A breeder feeds piglets at a pig farm on May 13, 2020, in Bijie, Guizhou Province of China.
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BEIJING — Massive swings in pork prices in the last two years are roiling China’s hog farm industry.
To capitalize on a doubling in prices in 2019, the five largest pork producers sought to expand quickly and increased their gross debt by nearly threefold over 2.5 years, S&P Global Ratings said in a report Wednesday.
But pork prices have tumbled just as quickly as they rose, pressuring the now-indebted producers. The consumer price index released Thursday showed prices for the Chinese meat staple fell 44.9% in August from a year ago.
An outbreak of African swine fever beginning in 2018 swiftly decimated China’s hog production by about 40%, according to Flora Chang, associate director at S&P Global Ratings, and an author of the report.
“The high price lured large pork producers to produce more. … They borrowed aggressively to fund expansion,” she said, noting that due to the coronavirus pandemic in 2020, financing was easily available.
Entrepreneurs and companies also rushed to take advantage of government subsidies. Zhejiang province promised 1500 yuan or $231 for every breeding sow.
Three years later, that’s produced a glut of supply. Pork prices have plunged to around 20 yuan per kilogram ($1.40 per pound), near the same level of early 2019, according to wholesale price data from the agriculture ministry. At their peak in late 2019 and early 2020, pork prices were near 50 yuan per kilogram or higher, the data showed.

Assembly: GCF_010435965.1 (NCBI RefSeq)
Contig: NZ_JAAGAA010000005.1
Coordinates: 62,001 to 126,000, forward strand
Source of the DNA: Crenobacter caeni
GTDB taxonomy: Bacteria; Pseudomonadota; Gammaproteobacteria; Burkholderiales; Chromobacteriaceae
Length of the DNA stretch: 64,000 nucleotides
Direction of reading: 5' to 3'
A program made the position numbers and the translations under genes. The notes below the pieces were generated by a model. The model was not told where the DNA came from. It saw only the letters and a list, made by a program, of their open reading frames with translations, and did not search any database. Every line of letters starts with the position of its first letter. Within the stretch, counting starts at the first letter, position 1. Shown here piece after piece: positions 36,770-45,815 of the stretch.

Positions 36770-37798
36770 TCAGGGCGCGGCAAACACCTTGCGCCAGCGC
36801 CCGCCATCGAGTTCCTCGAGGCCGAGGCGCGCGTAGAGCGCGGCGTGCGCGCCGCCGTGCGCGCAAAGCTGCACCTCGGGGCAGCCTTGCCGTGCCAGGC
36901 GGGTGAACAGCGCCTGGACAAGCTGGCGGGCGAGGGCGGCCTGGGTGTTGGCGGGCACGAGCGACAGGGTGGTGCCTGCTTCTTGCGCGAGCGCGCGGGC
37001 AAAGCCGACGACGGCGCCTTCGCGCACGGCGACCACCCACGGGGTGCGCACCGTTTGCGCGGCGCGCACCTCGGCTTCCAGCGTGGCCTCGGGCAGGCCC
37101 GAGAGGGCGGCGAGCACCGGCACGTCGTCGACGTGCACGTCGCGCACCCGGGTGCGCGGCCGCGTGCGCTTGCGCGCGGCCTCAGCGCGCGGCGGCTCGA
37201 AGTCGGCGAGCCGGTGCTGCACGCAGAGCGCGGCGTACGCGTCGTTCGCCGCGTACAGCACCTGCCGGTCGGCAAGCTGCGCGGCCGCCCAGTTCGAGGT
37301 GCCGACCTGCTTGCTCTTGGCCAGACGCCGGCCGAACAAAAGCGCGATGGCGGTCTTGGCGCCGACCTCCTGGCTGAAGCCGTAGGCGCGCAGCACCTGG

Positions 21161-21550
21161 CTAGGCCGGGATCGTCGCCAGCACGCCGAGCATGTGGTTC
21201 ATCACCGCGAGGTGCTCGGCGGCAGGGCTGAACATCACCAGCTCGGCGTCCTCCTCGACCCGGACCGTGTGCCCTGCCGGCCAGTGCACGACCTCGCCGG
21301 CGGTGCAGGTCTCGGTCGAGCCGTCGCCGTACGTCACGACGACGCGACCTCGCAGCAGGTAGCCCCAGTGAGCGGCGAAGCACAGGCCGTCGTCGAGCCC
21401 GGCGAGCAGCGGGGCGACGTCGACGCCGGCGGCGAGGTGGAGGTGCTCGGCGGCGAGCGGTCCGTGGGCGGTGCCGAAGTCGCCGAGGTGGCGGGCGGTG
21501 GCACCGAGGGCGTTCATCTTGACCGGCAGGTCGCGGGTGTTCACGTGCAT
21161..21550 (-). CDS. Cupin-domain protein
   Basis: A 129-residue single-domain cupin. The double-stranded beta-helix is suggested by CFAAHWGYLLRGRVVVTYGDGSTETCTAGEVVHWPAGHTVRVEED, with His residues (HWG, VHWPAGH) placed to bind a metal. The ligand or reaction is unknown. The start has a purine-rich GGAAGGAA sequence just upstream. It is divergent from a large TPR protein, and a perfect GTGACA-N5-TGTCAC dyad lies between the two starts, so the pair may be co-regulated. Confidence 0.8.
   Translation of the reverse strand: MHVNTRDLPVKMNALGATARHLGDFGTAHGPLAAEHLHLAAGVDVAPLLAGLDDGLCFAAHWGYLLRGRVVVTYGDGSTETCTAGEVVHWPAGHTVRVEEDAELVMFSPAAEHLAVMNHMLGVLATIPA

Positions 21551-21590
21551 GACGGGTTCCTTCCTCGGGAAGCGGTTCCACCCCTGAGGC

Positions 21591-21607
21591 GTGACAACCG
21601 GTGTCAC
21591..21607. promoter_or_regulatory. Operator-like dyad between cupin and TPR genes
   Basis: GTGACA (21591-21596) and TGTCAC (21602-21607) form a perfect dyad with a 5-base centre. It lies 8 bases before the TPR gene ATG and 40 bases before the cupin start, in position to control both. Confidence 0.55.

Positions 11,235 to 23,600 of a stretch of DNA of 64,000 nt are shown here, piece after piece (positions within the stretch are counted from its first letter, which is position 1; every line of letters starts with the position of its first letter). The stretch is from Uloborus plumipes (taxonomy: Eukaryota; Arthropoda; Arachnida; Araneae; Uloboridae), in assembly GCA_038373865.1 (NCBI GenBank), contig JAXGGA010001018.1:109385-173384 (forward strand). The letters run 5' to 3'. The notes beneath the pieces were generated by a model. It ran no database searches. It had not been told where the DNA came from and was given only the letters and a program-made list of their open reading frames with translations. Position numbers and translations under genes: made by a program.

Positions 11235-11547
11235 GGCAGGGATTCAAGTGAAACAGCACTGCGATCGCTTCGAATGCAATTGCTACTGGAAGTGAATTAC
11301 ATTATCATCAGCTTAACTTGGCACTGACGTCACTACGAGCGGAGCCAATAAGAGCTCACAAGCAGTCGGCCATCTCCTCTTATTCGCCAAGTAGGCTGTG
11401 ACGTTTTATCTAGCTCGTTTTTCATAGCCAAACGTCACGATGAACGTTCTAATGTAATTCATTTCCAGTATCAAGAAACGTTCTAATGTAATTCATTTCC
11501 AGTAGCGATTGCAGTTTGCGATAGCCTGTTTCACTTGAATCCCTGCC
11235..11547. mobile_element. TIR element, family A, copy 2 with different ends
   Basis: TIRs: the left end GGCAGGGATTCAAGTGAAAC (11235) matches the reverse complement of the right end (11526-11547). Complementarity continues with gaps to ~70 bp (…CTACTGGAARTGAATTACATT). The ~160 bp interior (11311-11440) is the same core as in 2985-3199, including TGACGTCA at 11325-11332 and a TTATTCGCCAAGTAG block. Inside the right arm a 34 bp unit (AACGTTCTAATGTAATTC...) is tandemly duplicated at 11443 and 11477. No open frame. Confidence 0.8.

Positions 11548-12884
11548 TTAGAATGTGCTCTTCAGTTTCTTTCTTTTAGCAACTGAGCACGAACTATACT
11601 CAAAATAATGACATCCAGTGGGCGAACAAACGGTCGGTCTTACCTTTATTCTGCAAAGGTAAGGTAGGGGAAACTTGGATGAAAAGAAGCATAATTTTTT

The unprecedented price swings have complicated hog producers’ efforts to finance potential growth.
With limited “ability to plan according to price projections,” the S&P report noted how companies were suddenly bearing extremely high levels of debt. The analysts said that in the 12 months through June 30, hog producer Wens Foodstuff saw its debt-to-earnings (before interest, taxes, depreciation, and amortization) ratio jump to more than ninefold, up from 1.9 times in 2020.
However, the report noted that Muyuan was less affected by African swine fever and its debt leverage rose only slightly, to 1.3 times from 1, in the 12 months through the end of June.
Pork is a primary part of Chinese diets and the government has worked to ensure sufficient supply by releasing the meat from national reserves during shortages, and, more recently, encouraging consumption to counter oversupply.
“Recently [pork] prices have fallen very quickly, and [we] hope everyone can take advantage of this opportunity to eat more pork, buy more pork,” Ma Youxiang, deputy minister of the Ministry of Agriculture and Rural Affairs, said at a press conference on Sept. 1. That’s according to a CNBC translation of the Chinese statement.
The tone was different in 2019, when authorities spoke of encouraging production of not only pork but poultry and beef in order to stabilize prices.